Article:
Virginica MBDSeq

All systems go on C. Virginica sequencing!

Today Sam and I visited Mac at NOAA Montlake to shear DNA in preparation for MBDSeq lab work next week. Here’s an overview of the entire process:

Step 1: Isolate and quantify DNA. Sam did this previously.

  • Isolate DNA - Use E.Z.N.A. Kit (Omega)
  • Quantify DNA - Use Qubit dsDNA Kit (Invitrogen/ThermoFisher)

Step 2: Shear DNA to about 500 bp. Not all DNA with have methylated cytosines. By cutting the DNA into smaller fragments, we can wash away DNA that doesn’t have any methylated cytosines and enrich the methylation signal. This is what we did today!

  • Shear DNA to target fragment length (~500bp) - Use NOAA sonicator
  • Verify shearing - Use Seeb Lab Bioanlyzer with DNA 12000 Kit (Agilent)

Step 3: Methylation enrichment. We’re doing this next week.

  • Enrich for MBD - Use MethylMiner Kit (Invitrogen/ThermoFisher)
  • Quantify DNA - Use Qubit hsDNA Kit (Invitrogen/ThermoFisher)

Back to what we did today.

We loaded eight samples into the QSONICA CD0004054245, which consists of a sample holder and a water bath. The sonicator blasts sound waves at our samples for ten minutes, alternating between 30 second on and off periods at 25% intensity and 4ºC. However, with our first eight samples, the machine spit out an “overload” error.


Figure 1. Overload error from sonicator.

Mac looked at the manual, and apparently there are tons of reasons why this could happen. They range from machine parts not being tight enough, to having too much water or electrical issues. We couldn’t figure out what was wrong. More importantly, we didn’t know how many cycles our samples went through. Pushing our samples through an additional ten cycles would make our DNA too small. We restarted the machine and ran through four more cycles. After the fourth “on” phase, the machine overloaded again. We assume it did something similar when we first turned it on.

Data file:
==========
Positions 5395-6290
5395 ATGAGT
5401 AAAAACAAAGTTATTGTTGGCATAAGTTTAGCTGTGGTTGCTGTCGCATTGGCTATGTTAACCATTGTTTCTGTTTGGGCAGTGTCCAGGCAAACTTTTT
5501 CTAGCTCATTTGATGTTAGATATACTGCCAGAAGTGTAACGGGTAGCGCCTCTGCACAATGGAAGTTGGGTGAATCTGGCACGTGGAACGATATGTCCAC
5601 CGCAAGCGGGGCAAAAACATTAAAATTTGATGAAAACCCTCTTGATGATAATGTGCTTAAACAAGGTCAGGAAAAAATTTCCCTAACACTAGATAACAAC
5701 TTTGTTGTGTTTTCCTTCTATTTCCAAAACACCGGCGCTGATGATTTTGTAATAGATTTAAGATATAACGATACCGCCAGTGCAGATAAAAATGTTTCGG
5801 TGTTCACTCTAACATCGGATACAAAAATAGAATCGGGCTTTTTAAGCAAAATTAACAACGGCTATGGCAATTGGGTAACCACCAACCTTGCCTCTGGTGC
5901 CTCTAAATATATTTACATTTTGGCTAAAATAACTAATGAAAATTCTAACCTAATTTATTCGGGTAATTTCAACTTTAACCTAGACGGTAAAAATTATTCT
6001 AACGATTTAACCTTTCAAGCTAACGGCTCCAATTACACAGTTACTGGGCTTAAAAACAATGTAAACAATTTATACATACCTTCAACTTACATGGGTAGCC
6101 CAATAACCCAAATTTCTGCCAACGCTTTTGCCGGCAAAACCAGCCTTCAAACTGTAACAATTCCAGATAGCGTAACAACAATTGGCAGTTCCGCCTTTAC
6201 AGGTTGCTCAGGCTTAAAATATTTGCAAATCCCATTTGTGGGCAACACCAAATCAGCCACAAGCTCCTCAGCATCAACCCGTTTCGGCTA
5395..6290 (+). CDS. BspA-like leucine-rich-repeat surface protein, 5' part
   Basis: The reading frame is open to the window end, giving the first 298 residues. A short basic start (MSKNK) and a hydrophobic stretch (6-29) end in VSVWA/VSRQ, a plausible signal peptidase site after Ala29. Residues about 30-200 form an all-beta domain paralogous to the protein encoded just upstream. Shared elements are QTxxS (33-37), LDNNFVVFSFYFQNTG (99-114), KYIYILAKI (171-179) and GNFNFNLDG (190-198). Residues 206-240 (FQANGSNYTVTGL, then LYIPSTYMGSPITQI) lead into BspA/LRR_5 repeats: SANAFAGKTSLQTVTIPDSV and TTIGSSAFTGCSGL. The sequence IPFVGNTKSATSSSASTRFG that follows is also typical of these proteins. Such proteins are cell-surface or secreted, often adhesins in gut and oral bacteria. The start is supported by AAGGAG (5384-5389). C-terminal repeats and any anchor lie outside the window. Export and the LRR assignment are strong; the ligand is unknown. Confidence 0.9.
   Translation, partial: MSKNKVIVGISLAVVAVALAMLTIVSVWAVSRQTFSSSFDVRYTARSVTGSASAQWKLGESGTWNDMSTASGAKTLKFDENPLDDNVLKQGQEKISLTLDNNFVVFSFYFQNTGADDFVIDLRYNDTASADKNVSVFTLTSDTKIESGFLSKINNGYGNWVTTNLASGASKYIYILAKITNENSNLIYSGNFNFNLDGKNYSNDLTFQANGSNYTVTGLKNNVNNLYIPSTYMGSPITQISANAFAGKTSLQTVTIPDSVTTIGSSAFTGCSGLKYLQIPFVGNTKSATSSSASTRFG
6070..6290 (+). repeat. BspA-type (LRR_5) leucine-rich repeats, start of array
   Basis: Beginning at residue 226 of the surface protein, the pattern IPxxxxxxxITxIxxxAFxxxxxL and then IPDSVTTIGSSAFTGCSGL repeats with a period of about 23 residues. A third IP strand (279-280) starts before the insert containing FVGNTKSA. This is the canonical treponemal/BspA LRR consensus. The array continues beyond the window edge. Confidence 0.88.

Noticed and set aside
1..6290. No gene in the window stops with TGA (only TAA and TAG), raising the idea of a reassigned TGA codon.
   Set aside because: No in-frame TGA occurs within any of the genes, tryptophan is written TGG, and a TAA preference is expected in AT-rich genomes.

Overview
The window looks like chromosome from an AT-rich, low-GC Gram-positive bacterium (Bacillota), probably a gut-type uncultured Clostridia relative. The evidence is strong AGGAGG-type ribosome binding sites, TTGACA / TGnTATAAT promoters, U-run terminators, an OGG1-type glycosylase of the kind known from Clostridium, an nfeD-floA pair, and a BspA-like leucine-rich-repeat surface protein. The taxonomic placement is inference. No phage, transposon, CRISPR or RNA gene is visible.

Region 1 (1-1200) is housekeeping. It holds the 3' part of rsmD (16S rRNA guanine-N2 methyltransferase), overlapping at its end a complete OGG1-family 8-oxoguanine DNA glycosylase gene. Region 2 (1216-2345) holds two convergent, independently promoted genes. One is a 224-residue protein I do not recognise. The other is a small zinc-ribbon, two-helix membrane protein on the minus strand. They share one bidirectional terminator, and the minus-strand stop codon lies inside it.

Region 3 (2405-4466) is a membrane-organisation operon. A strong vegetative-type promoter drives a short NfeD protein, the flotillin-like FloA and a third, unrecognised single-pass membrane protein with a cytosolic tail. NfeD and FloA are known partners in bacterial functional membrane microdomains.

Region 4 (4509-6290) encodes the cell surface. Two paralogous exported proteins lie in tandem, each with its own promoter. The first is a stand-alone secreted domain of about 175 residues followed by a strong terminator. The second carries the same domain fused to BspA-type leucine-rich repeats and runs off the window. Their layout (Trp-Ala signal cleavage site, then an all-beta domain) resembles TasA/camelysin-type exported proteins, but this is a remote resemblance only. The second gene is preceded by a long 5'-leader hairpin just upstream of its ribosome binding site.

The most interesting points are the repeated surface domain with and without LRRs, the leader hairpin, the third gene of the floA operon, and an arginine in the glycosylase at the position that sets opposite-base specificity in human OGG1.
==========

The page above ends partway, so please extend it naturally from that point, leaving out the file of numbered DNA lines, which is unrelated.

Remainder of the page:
Just to test the machine, we loaded eight blanks with 350 µL of water in the sonicator. We ran through five cycles, and the machine did not produce an overload error. Maybe the difference in sample volume (350 µL blank vs. 100 µL of DNA) could have produced the issue?

We then loaded our last two samples, 106 and 108 into the machine. We ran through five cycles before the machine produced the same overload error. We then restarted the machine and ran through five more cycles, stopping the machine after the fifth off cycle.

To verify shearing (and see if our first eight samples were sheared to the proper length), we used the Agilent Technologies 2200 TapeStation. Mac pipetted our samples into a different set of sample wells and mixed them with the necessary reagents. However, I distracted her while she was pipetting, so she accidentally pipetted two samples into the same well. Luckily, these samples were from the first round of unknown sonication! So she wasn’t mixing samples we know were sheared properly with those that weren’t.


Table 1. TapeStation sample set-up.













Figures 2-13. Shearing results. The peak indicates the average DNA fragment length. A1 was the ladder, which we used to estimate the length of sample DNA. G1 had two samples while H1 was blank because I distracted Mac while she was pipetting.

Looking at our results (word document and .gdna file), we saw that most of our samples had average lengths around 350 bp. Sam deemed this good enough for us! Next week, we’ll do the actual methylation enrichment.

Written on January 18, 2018